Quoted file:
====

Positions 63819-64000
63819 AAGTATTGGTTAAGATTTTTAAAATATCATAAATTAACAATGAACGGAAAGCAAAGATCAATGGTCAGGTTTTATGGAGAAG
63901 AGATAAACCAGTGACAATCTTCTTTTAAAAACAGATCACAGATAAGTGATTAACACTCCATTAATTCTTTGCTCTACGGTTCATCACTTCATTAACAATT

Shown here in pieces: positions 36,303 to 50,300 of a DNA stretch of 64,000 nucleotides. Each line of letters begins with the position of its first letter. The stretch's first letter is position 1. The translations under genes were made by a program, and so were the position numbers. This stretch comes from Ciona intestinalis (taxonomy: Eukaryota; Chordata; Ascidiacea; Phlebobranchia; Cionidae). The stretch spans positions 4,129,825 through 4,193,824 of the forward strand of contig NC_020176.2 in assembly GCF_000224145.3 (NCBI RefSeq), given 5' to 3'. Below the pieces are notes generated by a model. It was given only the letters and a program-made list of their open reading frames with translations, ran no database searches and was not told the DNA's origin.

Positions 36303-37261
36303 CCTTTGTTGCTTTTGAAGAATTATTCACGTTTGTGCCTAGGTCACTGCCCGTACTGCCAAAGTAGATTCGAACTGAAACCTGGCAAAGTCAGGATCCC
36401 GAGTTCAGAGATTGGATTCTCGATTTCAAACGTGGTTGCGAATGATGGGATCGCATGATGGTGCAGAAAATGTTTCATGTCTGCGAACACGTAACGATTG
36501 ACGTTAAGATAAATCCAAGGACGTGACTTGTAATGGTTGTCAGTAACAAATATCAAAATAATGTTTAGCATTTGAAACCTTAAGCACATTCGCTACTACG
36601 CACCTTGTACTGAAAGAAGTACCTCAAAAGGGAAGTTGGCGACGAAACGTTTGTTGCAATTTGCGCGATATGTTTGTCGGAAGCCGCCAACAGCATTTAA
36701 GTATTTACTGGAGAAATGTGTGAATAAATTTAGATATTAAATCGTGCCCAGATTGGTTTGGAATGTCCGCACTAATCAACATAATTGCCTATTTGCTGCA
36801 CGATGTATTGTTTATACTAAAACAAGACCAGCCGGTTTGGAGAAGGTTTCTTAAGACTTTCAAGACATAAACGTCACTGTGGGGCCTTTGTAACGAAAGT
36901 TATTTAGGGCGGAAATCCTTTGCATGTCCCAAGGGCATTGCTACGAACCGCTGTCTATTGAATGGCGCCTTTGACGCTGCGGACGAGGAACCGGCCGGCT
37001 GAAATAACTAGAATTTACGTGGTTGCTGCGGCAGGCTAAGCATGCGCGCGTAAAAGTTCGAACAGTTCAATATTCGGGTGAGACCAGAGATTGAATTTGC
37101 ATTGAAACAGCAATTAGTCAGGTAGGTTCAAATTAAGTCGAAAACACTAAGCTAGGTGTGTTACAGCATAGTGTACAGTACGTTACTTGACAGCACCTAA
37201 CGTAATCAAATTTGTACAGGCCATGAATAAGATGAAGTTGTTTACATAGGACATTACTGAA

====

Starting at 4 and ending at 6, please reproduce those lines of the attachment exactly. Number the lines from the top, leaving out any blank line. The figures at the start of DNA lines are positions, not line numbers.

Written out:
Shown here in pieces: positions 36,303 to 50,300 of a DNA stretch of 64,000 nucleotides. Each line of letters begins with the position of its first letter. The stretch's first letter is position 1. The translations under genes were made by a program, and so were the position numbers. This stretch comes from Ciona intestinalis (taxonomy: Eukaryota; Chordata; Ascidiacea; Phlebobranchia; Cionidae). The stretch spans positions 4,129,825 through 4,193,824 of the forward strand of contig NC_020176.2 in assembly GCF_000224145.3 (NCBI RefSeq), given 5' to 3'. Below the pieces are notes generated by a model. It was given only the letters and a program-made list of their open reading frames with translations, ran no database searches and was not told the DNA's origin.

Positions 36303-37261
36303 CCTTTGTTGCTTTTGAAGAATTATTCACGTTTGTGCCTAGGTCACTGCCCGTACTGCCAAAGTAGATTCGAACTGAAACCTGGCAAAGTCAGGATCCC